How I WorK

For those of you that have worked with illustrators and for those of you that haven’t the process can be entirely different depending on the individual. Some have processes that can be long and detail oriented, while others are completely the opposite—I usually land somewhere in the middle, depending on the client. Below, is a little overview of the process that I take for my illustrations. Individual assignments vary on what is needed, and sometimes the process isn’t as detailed, but nonetheless, I try to do all of my work to the best of my ability, and ensure the client (you) are satisfied and enthusiastic about the work!


The initial consultation, either in person, phone, email, or video usually sets the deadline, tone, and general concept of the work being commissioned.


Depending on the work, I usually begin researching, developing a color palette, and finding resources to draw connections to the illustration so that way it is communicated visually.


Brainstorming. Brainstorming. Brainstorming. Along with sketching, doodling, and quick thumbnail images that I will eventually rifle through to decide which ones are the strongest concepts.


Detailed sketches and concept art is made to submit to the client in order to make sure the message and concept is received and reflected in the final artwork.


The client (you) then choses the concept that works best for them, they may add additional feedback at this time regarding the image, color and composition.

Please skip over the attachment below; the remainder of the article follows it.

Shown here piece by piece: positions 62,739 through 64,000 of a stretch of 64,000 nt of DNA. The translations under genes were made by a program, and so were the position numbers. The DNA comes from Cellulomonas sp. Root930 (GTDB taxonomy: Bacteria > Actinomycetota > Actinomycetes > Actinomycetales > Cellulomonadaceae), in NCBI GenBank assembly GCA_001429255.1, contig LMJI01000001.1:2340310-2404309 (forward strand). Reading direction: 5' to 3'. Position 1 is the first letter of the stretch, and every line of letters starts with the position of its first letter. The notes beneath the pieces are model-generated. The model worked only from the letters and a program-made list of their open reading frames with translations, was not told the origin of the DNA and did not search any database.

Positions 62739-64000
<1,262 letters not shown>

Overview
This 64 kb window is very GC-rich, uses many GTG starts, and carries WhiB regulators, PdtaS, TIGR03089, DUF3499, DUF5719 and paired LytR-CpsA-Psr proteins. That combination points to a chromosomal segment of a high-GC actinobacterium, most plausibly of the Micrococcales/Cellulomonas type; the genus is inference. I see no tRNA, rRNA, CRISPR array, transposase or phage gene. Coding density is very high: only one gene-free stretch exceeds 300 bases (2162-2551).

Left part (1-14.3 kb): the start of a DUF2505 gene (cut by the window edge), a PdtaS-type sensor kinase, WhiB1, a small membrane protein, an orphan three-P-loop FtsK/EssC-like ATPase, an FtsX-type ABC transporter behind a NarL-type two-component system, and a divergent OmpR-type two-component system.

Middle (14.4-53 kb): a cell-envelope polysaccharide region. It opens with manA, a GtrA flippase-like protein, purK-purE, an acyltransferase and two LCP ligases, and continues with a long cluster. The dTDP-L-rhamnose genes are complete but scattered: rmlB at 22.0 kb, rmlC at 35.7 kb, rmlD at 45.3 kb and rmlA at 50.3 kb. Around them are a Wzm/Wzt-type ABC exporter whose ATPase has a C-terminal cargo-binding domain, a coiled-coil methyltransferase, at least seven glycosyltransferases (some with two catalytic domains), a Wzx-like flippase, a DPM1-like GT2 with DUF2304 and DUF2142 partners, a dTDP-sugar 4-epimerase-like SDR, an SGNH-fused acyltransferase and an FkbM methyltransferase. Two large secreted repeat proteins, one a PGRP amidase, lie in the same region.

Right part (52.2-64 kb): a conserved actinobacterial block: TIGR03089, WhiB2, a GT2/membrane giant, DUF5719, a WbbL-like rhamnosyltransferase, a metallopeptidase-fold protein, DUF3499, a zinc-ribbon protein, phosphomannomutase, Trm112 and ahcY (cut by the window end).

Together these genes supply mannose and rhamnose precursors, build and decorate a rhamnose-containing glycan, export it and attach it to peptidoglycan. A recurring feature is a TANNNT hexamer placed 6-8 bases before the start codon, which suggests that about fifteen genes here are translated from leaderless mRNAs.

Feedback and comments are taken and added to the final illustration. Final art is delivered JPG, GIF, TIFF, PNG file via email/Dropbox unless specified. All digital work is completed in RGB. All print work is completed in CMYK.


Pricing for commissioned work is always a little tricky, however, I typically charge different fees depending on the type of job and will always try to work with my clients to achieve a fair number. Below are some thoughts to consider when commissioning an illustrator for work.

  1. Time needed to create the illustration, including time spent communicating, brainstorming, researching, etc.

  2. Resources needed to create the illustration, including studio space, software, hardware, etc.

  3. Industry standards for similar illustrations

  4. The level of professional experience and insight I bring to the job

  5. Length of use

  6. Usage rights and length of use

  7. Distribution and number of copies produced

  8. Type of publication (e.g. newspaper, blog, magazine)

  9. Image size


Licensing artwork is different depending on the needs of the individual client. Depending on what you are looking for I can work with you to come up with terms of use that are fair, concise, and quick in order to ensure that you and I are both happy!


I LOVE, LOVE, LOVE, (love) brick and mortar shops and am always ready to work with retailers to either commission specific work for their shop or add some of my illustrations to their product line.